Remaining global conventional crude oil resources are on the order of 3 trillion barrels, with more than 50% of that amount in the Persian Gulf. Consequently, Persian Gulf oil has been of considerable interest to Western oil companies and governments (and to Russia) for more than a century. In earlier work in this journal, the authors argued that a target price range framework initiated in 1986 had resulted in stable crude oil prices and reliable supply. Western military support had been an important part of this framework, which constituted a Nash equilibrium between Gulf producers and Western (and Asian) consumers (see Chapman and Khanna 2000, 2001).
With the very low cost of production in the region (about $5 per barrel) and the great magnitude of resources, the oil wealth in the Gulf, to be illustrative, is roughly on the order of $75 trillion. (This figure, discussed later, is intended to illustrate the scale of the wealth involved.) The authors argue that it is the existence of this wealth that creates a major policy problem for the eight countries in this region and for global security. They will also argue that the framework that ensured a steady supply at mutually acceptable prices to the Persian Gulf producers and Western consumers has itself contributed to growing political instability in individual countries and the rise of Al Qaeda and similar groups. The article concludes with a broad outline of three policy directions.
II. BRIEF HISTORY: PETROLEUM, THE PERSIAN GULF, AND THE WEST
Today's issues with international security and oil have deep roots. Table 1 very briefly summarizes the colonial history of the Persian Gulf countries and their current status. Turkey's Ottoman Empire controlled most of the region at different periods over a seven-century span in the last millennium. The slow disintegration of the empire was accelerated by the search for oil for naval vessels by Britain and France early in the twentieth century. After the 1907 Anglo-Russian Convention, Britain obtained concessions in southern Iran, whereas Russia sought to control the northern sphere. In the years after World War I, Britain created borders throughout the Persian Gulf that ensured easy access to oilfields, and much of the oil in this region came under the production control of Western oil companies. Initially British Petroleum, Compagnie Francaise de Petroles, and Royal Dutch/Shell dominated the region, reflecting the European concern for secure sources of petroleum. Russia and the Soviet Union also sought to establish their influence in the Persian Gulf but were mostly unsuccessful except for brief periods in Iran and Iraq. By the 1950s, however, American oil companies had become full partners. Figure 1 summarizes the composition of major oil production companies in 1972.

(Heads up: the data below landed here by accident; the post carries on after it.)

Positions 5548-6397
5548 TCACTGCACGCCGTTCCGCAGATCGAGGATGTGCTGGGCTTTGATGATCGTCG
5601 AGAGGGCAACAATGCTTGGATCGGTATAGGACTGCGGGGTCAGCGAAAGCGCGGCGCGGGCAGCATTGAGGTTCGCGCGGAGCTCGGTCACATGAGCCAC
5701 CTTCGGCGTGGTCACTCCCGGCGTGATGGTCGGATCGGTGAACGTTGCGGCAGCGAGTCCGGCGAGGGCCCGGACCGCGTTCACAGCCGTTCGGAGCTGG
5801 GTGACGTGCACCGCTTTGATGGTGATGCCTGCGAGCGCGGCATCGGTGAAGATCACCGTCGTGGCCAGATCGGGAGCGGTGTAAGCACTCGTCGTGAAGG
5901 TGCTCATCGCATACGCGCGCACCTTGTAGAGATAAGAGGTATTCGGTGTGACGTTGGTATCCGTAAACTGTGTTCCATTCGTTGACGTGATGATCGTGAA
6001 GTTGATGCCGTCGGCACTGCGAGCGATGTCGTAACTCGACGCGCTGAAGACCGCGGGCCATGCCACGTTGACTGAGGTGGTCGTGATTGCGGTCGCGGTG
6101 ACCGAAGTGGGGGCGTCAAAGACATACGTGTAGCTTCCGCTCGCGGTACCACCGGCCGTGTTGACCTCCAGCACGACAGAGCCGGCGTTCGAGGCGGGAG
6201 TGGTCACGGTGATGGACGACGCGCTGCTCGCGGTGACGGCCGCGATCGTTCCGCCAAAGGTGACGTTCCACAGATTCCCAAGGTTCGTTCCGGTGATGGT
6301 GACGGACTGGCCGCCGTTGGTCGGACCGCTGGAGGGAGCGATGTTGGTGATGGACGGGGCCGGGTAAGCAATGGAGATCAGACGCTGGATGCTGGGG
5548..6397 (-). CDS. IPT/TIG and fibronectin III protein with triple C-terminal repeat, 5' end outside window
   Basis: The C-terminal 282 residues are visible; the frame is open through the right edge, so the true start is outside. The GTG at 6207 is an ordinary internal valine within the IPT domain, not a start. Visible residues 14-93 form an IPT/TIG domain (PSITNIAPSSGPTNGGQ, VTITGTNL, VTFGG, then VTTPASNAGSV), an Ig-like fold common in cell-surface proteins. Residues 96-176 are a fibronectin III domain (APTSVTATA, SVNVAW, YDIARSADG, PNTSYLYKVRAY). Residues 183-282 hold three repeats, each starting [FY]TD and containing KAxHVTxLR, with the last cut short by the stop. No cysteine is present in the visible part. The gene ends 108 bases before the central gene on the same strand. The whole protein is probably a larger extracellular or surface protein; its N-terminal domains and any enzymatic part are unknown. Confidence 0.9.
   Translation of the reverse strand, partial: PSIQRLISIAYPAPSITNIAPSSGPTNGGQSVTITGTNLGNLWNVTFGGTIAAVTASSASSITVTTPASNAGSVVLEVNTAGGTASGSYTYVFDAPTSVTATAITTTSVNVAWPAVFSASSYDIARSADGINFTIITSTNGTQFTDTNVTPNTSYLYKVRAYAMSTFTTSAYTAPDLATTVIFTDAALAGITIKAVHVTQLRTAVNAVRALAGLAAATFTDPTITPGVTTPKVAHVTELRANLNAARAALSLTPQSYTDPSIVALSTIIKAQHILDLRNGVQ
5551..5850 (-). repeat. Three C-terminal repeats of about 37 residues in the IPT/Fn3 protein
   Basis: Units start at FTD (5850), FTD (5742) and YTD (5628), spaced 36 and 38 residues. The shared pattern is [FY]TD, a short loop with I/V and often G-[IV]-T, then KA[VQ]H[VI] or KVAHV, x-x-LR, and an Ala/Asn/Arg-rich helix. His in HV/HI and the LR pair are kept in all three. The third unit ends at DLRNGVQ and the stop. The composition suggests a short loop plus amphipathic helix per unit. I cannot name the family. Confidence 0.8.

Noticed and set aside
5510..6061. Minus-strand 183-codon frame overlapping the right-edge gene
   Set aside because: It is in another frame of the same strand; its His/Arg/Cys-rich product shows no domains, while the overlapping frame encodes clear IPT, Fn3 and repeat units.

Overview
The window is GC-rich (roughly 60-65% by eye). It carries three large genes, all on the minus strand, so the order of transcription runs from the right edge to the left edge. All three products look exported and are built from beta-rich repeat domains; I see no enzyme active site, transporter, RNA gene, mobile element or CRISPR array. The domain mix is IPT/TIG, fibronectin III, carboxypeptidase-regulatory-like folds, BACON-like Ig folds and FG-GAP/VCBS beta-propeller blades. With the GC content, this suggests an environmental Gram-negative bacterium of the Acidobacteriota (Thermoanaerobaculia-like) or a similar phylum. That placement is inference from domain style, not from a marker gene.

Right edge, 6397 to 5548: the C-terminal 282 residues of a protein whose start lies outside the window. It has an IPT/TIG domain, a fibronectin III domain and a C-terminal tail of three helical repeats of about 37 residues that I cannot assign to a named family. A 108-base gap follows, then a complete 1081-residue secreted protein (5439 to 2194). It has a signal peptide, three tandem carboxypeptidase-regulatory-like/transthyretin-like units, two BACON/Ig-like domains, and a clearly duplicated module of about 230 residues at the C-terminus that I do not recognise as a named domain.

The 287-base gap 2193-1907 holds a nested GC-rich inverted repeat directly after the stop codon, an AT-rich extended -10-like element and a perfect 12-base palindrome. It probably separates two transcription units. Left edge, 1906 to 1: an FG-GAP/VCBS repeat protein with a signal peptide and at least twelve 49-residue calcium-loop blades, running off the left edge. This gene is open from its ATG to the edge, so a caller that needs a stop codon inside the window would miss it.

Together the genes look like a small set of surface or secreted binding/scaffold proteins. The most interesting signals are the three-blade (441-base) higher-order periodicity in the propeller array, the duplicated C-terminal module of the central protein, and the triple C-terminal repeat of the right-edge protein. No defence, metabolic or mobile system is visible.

Almost every country in the Persian Gulf region was under direct or indirect British control until the middle of the twentieth century (see Table 1 and Figure 1). An important exception is Saudi Arabia, where American oil companies became paramount in the 1930s. In Saudi Arabia, Britain had supported the House of Saud against the Ottoman Empire and was the leading Western influence in the country into the 1920s. In fact the first oil concession agreement in Saudi Arabia was held by British oil companies, but in the 1930s the Arab-American Oil Company (ARAMCO) established itself as the leading factor in oil development in the country (Yergin 1992, pp. 280-92; ARAMCO 1960, pp. 131-41; Sampson 1975, pp. 87-91).
In contrast to the Saudi Arabian experience, American influence in Iran developed much later. Iran had been strongly influenced by British Petroleum and the British government into the 1950s. In 1953, American support of the Shah's countercoup established American influence there until the Islamic Revolution 25 years later; see, for example, Kinzer (2003) and Roosevelt (1979).
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In effect, between WW I and the 1950s, Britain maintained military security in the Persian Gulf region and guaranteed Western access to the region's oil. …